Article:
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I have been playing around with erb from the command line recently. I wanted to make a dirt simple erb template, for example the following:

<%- name = "Joe"; quality = "fantastic" -%>
Hello. My name is <%= name %>. I hope your day is <%= quality %>.

This works if I run

erb -T - thatfile.erb

what I want to do is to make name and quality be passable from command line arguments, so that I could do something like:

./thatfile.erb "Bill" "super"

from the bash prompt and do the same thing.

I am aware that I could write a ruby script that would just read that template in and then use ERB.new(File.read("thatfile.erb")).result(binding), or writing the template after an END and doing likewise, but I'm looking for a more lightweight approach if it exists, because I don't want to write two files for each erb script that I create for this purpose.

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2 Answers 2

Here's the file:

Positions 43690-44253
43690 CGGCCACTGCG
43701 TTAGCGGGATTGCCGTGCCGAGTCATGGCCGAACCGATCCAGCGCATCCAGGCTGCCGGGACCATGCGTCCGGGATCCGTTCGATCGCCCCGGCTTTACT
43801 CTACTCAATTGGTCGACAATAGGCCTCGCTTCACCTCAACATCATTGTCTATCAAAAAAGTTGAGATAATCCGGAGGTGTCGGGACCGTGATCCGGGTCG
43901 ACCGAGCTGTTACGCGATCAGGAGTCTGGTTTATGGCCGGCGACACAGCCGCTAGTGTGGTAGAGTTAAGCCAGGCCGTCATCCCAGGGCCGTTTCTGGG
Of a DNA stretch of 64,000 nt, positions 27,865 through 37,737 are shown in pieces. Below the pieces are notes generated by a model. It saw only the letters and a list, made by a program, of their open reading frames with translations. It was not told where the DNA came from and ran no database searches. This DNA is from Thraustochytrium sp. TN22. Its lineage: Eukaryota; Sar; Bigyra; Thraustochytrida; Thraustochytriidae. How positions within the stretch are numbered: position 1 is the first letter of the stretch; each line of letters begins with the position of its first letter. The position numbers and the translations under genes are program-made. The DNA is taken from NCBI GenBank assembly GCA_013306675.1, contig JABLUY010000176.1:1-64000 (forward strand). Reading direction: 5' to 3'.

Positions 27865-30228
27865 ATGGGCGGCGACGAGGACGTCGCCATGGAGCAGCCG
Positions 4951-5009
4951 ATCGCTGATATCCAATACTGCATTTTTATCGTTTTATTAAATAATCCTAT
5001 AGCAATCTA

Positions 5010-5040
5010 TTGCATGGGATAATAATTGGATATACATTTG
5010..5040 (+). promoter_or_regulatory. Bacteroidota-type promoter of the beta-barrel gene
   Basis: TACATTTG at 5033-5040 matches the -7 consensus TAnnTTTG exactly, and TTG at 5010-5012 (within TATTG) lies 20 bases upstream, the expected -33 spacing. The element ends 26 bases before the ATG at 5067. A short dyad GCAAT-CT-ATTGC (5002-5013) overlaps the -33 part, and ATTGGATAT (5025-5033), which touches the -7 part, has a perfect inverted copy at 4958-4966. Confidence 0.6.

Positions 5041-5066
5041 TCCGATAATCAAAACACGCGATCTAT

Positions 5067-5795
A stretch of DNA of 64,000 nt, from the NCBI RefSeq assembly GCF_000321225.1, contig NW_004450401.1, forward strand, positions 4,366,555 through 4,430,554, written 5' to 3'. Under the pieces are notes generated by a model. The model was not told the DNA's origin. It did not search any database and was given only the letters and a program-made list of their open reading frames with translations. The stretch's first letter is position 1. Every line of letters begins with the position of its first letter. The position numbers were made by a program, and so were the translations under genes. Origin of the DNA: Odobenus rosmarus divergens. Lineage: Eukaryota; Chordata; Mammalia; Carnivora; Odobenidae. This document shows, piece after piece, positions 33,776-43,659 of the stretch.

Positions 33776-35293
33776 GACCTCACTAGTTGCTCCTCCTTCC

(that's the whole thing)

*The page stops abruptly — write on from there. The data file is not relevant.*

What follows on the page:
up vote 5 down vote accepted

If you are using unix, try following:

$ cat 1.erb
Hello. My name is <%= name %>. I hope your day is <%= quality %>.
$ (echo '<% name="Joe"; quality="fantastic" %>' && cat 1.erb) | erb

Hello. My name is Joe. I hope your day is fantastic.
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upgrade the echo to cat input.html.erb and you got it –  Phlip Oct 20 at 22:11

I went with the BASH command-line shortcut for environmental variables.


STUFF=foo,bar erb input.html.erb >output.html.erb


   stuff = ENV['STUFF'].split(',')

After a few minutes e-searching I determined the other solutions are all variations on "write the erb wrapper command yourself." Could be wrong, but I ain't going back.

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